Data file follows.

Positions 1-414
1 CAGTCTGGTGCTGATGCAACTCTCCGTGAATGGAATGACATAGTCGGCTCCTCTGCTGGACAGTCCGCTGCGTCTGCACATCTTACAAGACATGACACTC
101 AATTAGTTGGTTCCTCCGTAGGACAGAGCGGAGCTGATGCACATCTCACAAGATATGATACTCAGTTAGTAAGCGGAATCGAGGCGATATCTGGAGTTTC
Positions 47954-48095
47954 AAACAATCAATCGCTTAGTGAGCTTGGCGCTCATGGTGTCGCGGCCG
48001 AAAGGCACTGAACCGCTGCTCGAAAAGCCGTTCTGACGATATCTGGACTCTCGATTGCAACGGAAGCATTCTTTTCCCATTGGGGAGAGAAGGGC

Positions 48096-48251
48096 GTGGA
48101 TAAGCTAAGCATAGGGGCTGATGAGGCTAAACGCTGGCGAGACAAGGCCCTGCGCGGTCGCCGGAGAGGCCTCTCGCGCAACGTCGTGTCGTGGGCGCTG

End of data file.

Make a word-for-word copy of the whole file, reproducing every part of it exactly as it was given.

Positions 1-414
1 CAGTCTGGTGCTGATGCAACTCTCCGTGAATGGAATGACATAGTCGGCTCCTCTGCTGGACAGTCCGCTGCGTCTGCACATCTTACAAGACATGACACTC
101 AATTAGTTGGTTCCTCCGTAGGACAGAGCGGAGCTGATGCACATCTCACAAGATATGATACTCAGTTAGTAAGCGGAATCGAGGCGATATCTGGAGTTTC
Positions 47954-48095
47954 AAACAATCAATCGCTTAGTGAGCTTGGCGCTCATGGTGTCGCGGCCG
48001 AAAGGCACTGAACCGCTGCTCGAAAAGCCGTTCTGACGATATCTGGACTCTCGATTGCAACGGAAGCATTCTTTTCCCATTGGGGAGAGAAGGGC

Positions 48096-48251
48096 GTGGA
48101 TAAGCTAAGCATAGGGGCTGATGAGGCTAAACGCTGGCGAGACAAGGCCCTGCGCGGTCGCCGGAGAGGCCTCTCGCGCAACGTCGTGTCGTGGGCGCTG